Last month saw the start of the Columbia River First Salmon feasts of the year, first in Lyle, then in Celilo the following week. This year, the fish have been slow coming and there have been low numbers of ceremonial fish available for the feasts. Despite this, though, the gatherings have gone on, just as they have for thousands of years.
To me, the feasts are a reminder of how truly blessed tribal people are to have salmon return each year to feed and provide for our physical and spiritual needs. They are also a reminder of the resilience of tribal culture, a culture that it is still strong and connected to the land that we call home.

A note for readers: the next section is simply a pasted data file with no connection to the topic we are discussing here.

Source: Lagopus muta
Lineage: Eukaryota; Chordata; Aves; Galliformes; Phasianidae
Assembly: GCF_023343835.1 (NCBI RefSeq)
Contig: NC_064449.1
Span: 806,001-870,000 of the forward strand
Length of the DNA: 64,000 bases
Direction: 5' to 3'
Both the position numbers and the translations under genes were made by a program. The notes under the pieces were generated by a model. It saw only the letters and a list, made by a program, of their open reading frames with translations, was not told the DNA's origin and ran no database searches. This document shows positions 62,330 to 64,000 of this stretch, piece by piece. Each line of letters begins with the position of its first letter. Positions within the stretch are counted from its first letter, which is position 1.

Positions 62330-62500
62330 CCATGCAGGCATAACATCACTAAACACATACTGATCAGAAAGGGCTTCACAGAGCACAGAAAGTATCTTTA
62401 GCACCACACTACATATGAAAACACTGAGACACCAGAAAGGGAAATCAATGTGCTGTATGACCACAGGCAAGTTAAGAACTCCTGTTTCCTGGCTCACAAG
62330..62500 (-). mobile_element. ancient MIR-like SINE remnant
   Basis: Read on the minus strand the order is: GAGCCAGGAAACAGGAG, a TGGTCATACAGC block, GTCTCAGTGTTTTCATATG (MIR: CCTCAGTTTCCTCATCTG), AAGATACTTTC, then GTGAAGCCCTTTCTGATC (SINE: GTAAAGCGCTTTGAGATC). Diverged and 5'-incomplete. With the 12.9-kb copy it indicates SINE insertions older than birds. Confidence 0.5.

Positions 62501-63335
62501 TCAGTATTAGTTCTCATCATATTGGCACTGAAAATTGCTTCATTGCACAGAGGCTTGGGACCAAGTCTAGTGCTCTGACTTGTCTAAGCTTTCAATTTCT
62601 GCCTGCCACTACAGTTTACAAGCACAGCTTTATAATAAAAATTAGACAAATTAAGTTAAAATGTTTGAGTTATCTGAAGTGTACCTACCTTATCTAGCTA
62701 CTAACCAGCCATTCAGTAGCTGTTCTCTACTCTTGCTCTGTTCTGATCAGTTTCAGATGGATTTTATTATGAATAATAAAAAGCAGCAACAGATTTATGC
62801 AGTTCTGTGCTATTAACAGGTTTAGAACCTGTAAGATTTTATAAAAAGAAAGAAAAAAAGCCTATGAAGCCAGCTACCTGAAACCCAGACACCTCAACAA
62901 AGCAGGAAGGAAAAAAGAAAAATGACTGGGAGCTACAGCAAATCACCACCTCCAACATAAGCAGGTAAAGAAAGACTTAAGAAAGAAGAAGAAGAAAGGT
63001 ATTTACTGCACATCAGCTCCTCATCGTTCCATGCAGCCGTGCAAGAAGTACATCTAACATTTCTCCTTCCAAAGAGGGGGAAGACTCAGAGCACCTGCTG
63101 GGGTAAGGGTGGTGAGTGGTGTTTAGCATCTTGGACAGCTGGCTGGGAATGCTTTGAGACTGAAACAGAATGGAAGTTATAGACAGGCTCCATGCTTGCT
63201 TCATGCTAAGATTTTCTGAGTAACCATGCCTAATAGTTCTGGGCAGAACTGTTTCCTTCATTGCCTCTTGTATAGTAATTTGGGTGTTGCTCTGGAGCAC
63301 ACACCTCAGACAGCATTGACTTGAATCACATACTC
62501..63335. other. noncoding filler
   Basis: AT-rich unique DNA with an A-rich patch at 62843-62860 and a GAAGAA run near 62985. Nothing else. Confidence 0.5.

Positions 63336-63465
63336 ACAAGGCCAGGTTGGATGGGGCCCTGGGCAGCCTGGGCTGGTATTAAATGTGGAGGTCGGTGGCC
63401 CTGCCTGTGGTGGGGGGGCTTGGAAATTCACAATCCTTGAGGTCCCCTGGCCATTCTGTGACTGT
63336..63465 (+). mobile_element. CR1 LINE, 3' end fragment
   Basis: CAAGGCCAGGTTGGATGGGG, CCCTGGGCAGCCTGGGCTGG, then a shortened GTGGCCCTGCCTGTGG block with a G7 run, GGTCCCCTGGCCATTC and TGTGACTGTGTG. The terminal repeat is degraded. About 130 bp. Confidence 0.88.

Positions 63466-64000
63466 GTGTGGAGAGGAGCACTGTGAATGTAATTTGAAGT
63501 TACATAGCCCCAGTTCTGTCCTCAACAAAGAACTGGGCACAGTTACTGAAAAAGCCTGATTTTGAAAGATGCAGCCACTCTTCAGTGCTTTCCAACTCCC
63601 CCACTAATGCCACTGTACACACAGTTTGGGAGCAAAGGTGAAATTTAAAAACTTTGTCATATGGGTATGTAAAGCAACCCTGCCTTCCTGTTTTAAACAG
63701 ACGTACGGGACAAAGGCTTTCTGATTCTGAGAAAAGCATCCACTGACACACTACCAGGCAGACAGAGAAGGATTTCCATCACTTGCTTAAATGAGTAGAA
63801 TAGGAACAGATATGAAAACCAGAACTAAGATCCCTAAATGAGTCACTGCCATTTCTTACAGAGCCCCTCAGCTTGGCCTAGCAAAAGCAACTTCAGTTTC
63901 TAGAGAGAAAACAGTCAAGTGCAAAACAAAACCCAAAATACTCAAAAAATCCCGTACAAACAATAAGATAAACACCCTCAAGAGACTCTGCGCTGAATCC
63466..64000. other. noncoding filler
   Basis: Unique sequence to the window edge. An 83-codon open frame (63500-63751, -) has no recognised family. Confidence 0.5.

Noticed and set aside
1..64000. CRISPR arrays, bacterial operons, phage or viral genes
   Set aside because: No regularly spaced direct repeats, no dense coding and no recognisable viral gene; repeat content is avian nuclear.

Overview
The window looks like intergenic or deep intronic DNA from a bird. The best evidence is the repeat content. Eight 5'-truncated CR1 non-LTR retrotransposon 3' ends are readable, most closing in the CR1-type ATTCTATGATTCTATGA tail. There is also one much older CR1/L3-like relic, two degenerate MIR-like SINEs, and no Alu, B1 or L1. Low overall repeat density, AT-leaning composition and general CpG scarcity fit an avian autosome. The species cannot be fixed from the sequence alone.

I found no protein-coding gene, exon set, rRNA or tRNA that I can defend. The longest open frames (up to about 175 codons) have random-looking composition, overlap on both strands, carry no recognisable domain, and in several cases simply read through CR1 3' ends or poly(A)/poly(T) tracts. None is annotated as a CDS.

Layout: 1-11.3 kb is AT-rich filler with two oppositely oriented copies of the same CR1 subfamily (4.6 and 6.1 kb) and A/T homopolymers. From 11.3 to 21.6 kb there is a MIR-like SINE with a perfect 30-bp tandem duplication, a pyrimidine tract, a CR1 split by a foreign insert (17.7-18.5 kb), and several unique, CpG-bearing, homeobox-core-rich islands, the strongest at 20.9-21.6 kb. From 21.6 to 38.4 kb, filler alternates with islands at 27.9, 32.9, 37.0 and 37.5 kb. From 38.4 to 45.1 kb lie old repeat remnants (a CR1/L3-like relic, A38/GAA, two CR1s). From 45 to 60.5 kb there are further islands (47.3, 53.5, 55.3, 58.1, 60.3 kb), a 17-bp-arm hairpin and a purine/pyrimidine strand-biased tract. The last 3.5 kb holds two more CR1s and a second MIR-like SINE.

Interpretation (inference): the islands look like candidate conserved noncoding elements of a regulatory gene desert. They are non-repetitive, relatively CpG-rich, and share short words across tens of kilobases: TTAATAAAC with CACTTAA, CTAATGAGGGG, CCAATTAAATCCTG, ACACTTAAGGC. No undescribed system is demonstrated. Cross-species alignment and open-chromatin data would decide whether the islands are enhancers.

In my meetings with state and federal agency representatives and officials, I often encourage them to take part in one of these ceremonies. Too often, in the day-to-day fights over the salmon as a resource, they can lose sight of the fact that the salmon are a gift. When non-Indians witness and take part in a First Salmon ceremony, they not only see how important these sacred fish are to the tribes, they see salmon and tribal people in a whole new light. The tribes do not have a monopoly on caring for and honoring the salmon. However, we’ve been doing it for a long time and have a lot of wisdom to share with the region on what we’ve learned.